Stargazing is a wonderful experience but navigating the night sky for the first time can feel overwhelming. Luckily, apps like Star Chart have been created to help newcomers master the hobby. Say you’ve noticed a star shining brighter than most and want to know what it is? Or you’re wondering if you can find out what strange event you spotted in the sky the other day? Well, there’s an app for that and that app is Star Chart.
There’s a plethora of astronomy apps on the market at the moment (we’ve compiled a whole list of the best star gazing apps, if you need some guidance) but Star Chart is one of our favorites. Developed by Escape Velocity Ltd and Escapist Games, the app is available on Android and iOS devices for free, which is one of the reasons that Star Chart stands out from the pack.
Other reasons include its state-of-the-art GPS functionality, which it uses to locate you, along with its accurate 3D universe that can catapult you into the skies. Simply point your device up to the stars and you’re told exactly what’s in front of you.
It’s an amazing app for both beginners and experts alike and with a price tag of zero (although there are some in-app purchases) it’s hard not to recommend it. With additional features that can work seamlessly with some of the best telescopes, or best binoculars on the market, you can explore space virtually and then gaze at it in-person.
Star Chart review: Functionality
Star Chart uses your device’s built-in compass to locate where you are and what you see when pointing your device at the skies. For devices without the compass, manual scrolling is also supported. We tested Star Chart with an iPhone 11 Pro. On first impressions, Star Chart uses impressive augmented reality technology to track your movements and location. Adapting both to landscape and portrait orientation, a wide catalog of 125,000 stars are available to explore as well as 88 constellations, numerous Messiers, and stunning visuals of the universe.
While the Star Chart app offers exploration of the skies, there are also a lot of upgrades available, which can expand the number of targets available in the app. These vary from revealing meteor showers, to extending the solar system so it includes dwarf planets and more planetary moons, to tracking comets and satellites. In other competing apps such as the Stellarium Mobile Plus app, options like the satellites are included although the upfront cost is $13.99. For Star Chart, there’s a cost that we’ll talk more about later.
We did note that while landscape and portrait orientation are available and that you can navigate around this by swiping and zooming in by pinching the screen with your fingers, the menu is only available in portrait mode so you will need to swap your phone round when navigating between the two.
Star Chart review: Design
It’s a fairly effortless design that lays out the functions simplistically for ease of use. It doesn’t overcomplicate the options and clearly labels the different viewing modes, which include planets, stars, constellations and Messiers. There is also an in-built calendar within Star Chart that outlines the different sky activities of note, such as peaks of meteor showers.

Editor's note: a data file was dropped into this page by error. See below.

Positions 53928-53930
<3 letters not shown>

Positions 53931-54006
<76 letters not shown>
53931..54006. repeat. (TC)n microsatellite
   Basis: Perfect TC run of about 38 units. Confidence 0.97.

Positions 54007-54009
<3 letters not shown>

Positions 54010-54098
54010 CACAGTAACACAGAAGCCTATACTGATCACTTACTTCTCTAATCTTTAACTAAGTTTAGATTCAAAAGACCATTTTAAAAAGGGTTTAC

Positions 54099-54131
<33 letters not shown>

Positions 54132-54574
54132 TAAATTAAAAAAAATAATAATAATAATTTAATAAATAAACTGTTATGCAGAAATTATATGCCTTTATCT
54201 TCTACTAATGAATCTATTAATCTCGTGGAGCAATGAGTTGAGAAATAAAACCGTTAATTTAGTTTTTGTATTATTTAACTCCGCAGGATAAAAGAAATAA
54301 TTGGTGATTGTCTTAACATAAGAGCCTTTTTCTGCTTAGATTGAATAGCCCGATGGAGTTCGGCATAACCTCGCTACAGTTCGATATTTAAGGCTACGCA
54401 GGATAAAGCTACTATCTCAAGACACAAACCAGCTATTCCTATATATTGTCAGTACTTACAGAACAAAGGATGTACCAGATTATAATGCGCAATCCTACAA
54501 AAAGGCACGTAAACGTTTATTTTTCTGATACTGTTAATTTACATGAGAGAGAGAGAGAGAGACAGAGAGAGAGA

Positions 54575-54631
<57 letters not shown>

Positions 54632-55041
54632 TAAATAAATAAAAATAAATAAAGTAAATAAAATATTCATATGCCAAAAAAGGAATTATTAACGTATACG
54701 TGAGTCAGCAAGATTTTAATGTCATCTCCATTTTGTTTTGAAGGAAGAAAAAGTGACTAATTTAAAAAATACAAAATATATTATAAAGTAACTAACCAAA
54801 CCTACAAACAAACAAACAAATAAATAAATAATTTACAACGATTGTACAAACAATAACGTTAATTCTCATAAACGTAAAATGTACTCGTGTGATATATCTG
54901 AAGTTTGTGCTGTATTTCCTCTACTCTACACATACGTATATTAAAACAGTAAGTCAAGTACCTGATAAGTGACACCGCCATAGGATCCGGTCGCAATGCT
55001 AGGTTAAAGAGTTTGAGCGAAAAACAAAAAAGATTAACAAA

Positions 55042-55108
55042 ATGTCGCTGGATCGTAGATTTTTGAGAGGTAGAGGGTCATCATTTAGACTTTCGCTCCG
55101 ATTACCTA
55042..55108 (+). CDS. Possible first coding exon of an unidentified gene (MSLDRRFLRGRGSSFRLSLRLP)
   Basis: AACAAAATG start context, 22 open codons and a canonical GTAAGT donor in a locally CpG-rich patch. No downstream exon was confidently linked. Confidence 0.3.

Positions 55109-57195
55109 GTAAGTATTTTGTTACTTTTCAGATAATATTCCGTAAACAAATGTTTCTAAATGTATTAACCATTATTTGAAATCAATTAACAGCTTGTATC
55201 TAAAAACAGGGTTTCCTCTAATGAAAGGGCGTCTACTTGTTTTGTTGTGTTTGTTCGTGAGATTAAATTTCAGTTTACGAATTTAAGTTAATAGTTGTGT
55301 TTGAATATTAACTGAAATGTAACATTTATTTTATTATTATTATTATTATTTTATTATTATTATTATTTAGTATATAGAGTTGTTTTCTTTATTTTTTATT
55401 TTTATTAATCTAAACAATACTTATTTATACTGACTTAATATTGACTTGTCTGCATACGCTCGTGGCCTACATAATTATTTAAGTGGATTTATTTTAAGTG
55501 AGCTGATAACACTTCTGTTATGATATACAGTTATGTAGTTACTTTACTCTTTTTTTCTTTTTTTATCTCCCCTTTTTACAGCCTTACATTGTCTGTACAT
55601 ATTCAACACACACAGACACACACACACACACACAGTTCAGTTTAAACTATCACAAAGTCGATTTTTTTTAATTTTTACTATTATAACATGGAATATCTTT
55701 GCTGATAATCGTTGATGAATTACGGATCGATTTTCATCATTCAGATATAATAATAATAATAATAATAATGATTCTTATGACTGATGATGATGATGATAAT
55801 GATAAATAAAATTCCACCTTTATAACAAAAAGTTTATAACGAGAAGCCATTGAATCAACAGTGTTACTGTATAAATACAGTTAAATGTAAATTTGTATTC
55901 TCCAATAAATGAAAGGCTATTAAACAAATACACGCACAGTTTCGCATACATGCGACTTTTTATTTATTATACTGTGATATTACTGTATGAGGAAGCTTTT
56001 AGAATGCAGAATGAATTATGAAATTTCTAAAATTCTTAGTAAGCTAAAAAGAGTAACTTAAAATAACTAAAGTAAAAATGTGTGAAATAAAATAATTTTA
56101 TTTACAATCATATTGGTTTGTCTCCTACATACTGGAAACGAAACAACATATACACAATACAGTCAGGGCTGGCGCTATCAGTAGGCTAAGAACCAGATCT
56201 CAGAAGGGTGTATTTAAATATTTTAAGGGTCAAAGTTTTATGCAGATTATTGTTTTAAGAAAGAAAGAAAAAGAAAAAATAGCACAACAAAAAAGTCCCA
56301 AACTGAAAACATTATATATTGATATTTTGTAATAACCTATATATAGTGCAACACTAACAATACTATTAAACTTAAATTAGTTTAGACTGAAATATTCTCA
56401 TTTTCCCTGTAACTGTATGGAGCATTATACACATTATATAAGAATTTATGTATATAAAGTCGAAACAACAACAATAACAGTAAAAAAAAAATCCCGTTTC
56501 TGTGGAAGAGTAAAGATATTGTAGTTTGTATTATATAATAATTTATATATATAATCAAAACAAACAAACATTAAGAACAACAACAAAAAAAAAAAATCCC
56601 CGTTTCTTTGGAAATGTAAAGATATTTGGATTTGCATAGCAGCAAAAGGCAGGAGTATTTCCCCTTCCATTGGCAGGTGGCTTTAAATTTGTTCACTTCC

These activities also have pop-ups displaying interesting facts about the particular events. For example, when trialling the app on November 12, we were told that on this day in 1980 Voyager 1 passed by Saturn exploring its moons and ring system. This was displayed in an unobtrusive pop-up easily cancelled or viewed to take you to where the event happened in space.
Overall, it’s simplistic and streamlined. This is no easy feat, as apps like Sky Safari 6 Pro can be a nightmare to navigate because of their complex design — so we’re really impressed with Star Chart’s straightforward functionality.
Star Chart review: Additional features
Of the extensive 125,000 star catalog, each star has the ability to be selected so you can view additional information on it. This includes characteristics, distance, brightness and celestial co-ordinates for your telescope should you wish to seek it in the sky yourself.
One impressive feature in the Star Chart app is Time Shift. In the top right corner of your screen the current time will be displayed. But, if you select the time, you have the ability to skip back and forward in time to see past and future celestial events and patterns. And this spans over the course of 10,000 years.
So, if you missed a particular event that you were waiting for, you can still see it even if you weren’t on time. We did notice though that the Time Shift feature is incredibly sensitive and requires patience to get the correct date you need when scrolling with your finger. Thankfully, ‘Now’ appears in the top left, resetting the time and date back to where you are in the present day quickly and with ease.
Star Chart review: Cost
Star Chart is a free app although, as mentioned above, there are many in-app upgrades ranging from costs of $3.99 to $12.99 an item. Depending on what you’re looking for, you might not need to purchase any or many of these upgrades to get the experience you’re after. And, if you’re happy with the 125,000 stars to explore, lower definition artwork, and lack of ability to explore local meteor showers and satellites, then this can work for you for free.
Should you buy Star Chart?
Given Star Chart is a free app so you don’t technically need to buy anything, it’s a bit of a no-brainer to at least give Star Chart a go. The fact that the base level app has a whole host of features and easily navigable design is incredibly impressive.
It’s not as replete with features as something like Sky Safari Pro 6, which offers telescope control and the ability to curate a list of your observations. But it’s a great option for beginners.